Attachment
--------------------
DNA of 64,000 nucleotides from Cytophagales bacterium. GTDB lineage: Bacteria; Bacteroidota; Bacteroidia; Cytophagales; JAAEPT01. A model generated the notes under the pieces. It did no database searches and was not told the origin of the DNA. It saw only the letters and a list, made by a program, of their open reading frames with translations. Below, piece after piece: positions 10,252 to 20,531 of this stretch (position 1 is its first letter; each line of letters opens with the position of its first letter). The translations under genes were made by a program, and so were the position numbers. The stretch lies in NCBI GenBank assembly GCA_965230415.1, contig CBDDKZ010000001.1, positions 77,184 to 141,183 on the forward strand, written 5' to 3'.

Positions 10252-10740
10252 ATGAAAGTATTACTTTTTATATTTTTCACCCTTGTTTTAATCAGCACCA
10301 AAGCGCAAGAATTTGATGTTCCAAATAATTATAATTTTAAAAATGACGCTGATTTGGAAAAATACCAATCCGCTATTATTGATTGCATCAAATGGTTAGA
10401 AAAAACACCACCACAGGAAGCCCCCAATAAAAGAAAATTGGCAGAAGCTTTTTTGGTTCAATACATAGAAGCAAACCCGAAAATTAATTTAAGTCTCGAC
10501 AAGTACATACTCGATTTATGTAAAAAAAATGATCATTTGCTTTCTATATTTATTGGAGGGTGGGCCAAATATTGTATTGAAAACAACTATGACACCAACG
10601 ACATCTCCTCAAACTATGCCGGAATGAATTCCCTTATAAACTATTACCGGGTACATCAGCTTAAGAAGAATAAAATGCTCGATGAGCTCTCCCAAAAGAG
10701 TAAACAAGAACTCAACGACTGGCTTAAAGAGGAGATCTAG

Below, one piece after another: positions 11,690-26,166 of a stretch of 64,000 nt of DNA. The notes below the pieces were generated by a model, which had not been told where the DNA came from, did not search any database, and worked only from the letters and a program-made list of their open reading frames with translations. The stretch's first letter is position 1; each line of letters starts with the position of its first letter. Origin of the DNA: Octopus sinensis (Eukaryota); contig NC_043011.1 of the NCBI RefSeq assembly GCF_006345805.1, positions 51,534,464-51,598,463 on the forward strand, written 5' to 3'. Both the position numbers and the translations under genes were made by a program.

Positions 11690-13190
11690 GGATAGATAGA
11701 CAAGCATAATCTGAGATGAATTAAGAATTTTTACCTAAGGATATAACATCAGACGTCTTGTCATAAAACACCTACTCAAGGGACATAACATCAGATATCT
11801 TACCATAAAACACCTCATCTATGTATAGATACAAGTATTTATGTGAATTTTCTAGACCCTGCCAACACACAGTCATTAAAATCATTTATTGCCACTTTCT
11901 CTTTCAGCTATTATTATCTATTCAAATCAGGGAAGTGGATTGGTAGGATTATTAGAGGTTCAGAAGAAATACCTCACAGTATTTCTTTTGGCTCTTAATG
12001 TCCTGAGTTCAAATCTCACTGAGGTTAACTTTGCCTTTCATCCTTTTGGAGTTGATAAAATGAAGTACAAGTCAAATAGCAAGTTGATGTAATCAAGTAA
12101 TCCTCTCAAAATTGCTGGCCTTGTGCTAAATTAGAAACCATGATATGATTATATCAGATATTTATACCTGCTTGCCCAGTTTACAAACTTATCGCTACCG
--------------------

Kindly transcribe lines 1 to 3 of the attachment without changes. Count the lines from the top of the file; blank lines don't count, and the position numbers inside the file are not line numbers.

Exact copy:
DNA of 64,000 nucleotides from Cytophagales bacterium. GTDB lineage: Bacteria; Bacteroidota; Bacteroidia; Cytophagales; JAAEPT01. A model generated the notes under the pieces. It did no database searches and was not told the origin of the DNA. It saw only the letters and a list, made by a program, of their open reading frames with translations. Below, piece after piece: positions 10,252 to 20,531 of this stretch (position 1 is its first letter; each line of letters opens with the position of its first letter). The translations under genes were made by a program, and so were the position numbers. The stretch lies in NCBI GenBank assembly GCA_965230415.1, contig CBDDKZ010000001.1, positions 77,184 to 141,183 on the forward strand, written 5' to 3'.

Positions 10252-10740
10252 ATGAAAGTATTACTTTTTATATTTTTCACCCTTGTTTTAATCAGCACCA